I failed in transcribing her workshop notes.
“I would never use a word like that.”
I failed in the writing.
That was the worst condemnation from La Maestra Maria Irene Fornés.
Every day after workshop I would go home and cry.
One day I couldn’t stop crying.
We did a sense memory exercise where we had to remember a place from before we were 10 where we were cut or wounded. I remembered the roof of our building where my friend was raped and then flung to the sidewalk. I remembered wanting to go to the funeral but not being able to. I remembered that feeling of mourning that I had to write about. No one cares about poor people, Puerto Ricans, and the burning Bronx. Maybe if I write about it they’ll remember. I wrote it all in that workshop and couldn’t control my tears as I wrote. Wrote and wrote.
After three hours of writing, Maria Irene asked me to read. I had stopped volunteering after all those fails. So I read. It was a piece I later called Sand. In the last paragraph I describe the neighborhood vigilante murder of the rapist.
“It’s funny when people from an island are scared of sand.”
Irene cried with me.
“Finally,” she said, “you’re telling the truth. Don’t ever stop.”
They’d part with all they’ve got, could they once more walk
With their best girl and have a twirl on the sidewalks of New York.
In 2009, my husband Jim, my daughter, Antonia, and I, drove to Oneonta to visit Irene for the first time in a nursing home.
Antonia wanted to know why Titi Irene lived so far away.
“That’s a good question,” I sighed.
When we got there, we went to the front desk and asked for Maria Irene Fornés. The receptionist said they didn’t have any Marias. Then she thought for a moment…
“Oh, you mean Mary Forns.”
“Uhmm, yes, I guess.”
She cheerfully led us to the dining room area filled with folks in various stages of aging. I saw the back of Irene’s head. She was sitting alone, at a table for four, singing to a CD playing American Children’s Songs.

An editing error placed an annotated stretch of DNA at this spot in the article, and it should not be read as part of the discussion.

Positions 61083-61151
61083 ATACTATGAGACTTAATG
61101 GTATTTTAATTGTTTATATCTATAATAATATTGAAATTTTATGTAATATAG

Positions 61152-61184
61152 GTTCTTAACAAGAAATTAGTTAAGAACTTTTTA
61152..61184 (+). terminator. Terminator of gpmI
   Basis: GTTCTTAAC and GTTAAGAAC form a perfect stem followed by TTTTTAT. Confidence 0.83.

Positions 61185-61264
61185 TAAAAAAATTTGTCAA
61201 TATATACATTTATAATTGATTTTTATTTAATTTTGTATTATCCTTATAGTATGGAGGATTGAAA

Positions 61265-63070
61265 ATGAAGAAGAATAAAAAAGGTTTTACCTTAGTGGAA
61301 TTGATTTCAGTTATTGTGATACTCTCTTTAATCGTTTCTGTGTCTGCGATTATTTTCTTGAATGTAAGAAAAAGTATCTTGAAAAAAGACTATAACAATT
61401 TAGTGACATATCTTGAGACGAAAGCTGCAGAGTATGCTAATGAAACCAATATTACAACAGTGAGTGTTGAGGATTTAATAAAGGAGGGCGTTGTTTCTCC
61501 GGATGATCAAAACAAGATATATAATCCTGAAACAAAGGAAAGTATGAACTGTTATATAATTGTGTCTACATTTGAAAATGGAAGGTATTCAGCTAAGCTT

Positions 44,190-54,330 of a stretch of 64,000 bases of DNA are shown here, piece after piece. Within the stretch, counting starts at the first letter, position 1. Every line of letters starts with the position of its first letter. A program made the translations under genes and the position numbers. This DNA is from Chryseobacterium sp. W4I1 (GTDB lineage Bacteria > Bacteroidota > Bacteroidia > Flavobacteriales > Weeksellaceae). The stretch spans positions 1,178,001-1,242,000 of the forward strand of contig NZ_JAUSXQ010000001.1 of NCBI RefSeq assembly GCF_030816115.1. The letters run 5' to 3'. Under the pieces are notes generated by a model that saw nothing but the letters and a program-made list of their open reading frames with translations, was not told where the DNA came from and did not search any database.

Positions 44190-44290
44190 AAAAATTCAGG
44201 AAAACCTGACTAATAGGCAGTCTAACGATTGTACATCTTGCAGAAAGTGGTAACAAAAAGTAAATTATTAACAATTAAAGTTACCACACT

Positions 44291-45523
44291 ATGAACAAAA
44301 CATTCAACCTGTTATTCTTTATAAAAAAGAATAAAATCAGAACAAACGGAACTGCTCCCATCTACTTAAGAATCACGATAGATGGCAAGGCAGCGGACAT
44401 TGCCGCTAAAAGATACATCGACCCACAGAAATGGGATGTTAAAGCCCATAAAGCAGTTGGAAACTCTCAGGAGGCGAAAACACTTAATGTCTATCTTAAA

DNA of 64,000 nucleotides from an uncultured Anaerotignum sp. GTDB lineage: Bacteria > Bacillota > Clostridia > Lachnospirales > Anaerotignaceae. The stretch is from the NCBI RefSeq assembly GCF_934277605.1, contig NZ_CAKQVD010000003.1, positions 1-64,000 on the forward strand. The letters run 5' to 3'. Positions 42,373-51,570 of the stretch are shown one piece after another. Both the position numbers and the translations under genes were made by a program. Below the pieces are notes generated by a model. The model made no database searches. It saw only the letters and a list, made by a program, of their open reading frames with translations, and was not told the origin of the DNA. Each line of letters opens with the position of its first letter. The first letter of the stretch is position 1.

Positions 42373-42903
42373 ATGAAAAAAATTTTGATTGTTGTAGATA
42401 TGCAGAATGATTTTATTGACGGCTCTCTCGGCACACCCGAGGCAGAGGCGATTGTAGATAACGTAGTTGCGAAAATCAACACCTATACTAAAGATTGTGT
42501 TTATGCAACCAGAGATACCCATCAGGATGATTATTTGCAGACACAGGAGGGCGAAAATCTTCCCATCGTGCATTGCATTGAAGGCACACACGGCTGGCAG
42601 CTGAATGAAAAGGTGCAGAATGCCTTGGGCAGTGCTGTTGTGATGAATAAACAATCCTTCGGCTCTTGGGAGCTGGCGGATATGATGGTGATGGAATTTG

East Side, West Side
All around the town
The tots sang Ring-a-Rosie
London Bridge is falling down
When she didn’t remember the words she just stopped, suspended in her own thoughts, but still conducting the music. We went up to her and handed her some flowers and a box of chocolates. She greeted us happily and asked Jim if he was her cousin, Albertico, from Cuba. Suddenly, she turned to me and asked me who I was. I told her.
“Migdalia Cruz?! Migdalia Cruz! The famous writer?”
“No, Irene, you’re the famous writer. You were my teacher.”
“Oh, was I a good teacher?”
She turned back to the table and motioned for us to sit.
Then she smiled.
“Look! I turn away for a moment and flowers and chocolates appear! Life is magic.”
Life with you sure has been, Irene.
On a cold Tuesday in New York, the theatre lost a magnificent voice, a perfect maker of imperfect, revolutionary plays. And a fine magician.
Te juro que te adoro
Y en nombre de este amor
Y por tu bien
te digo adios
I swear I adore you
And in the name of his love
And what’s best for you
I say goodbye
—Chavela Vargas, “Nosotros”
Migdalia Cruz’s more than 50 plays include Miriam’s Flowers, El Grito del Bronx, Fur, Another Part of the House, Salt, and Dreams of Home.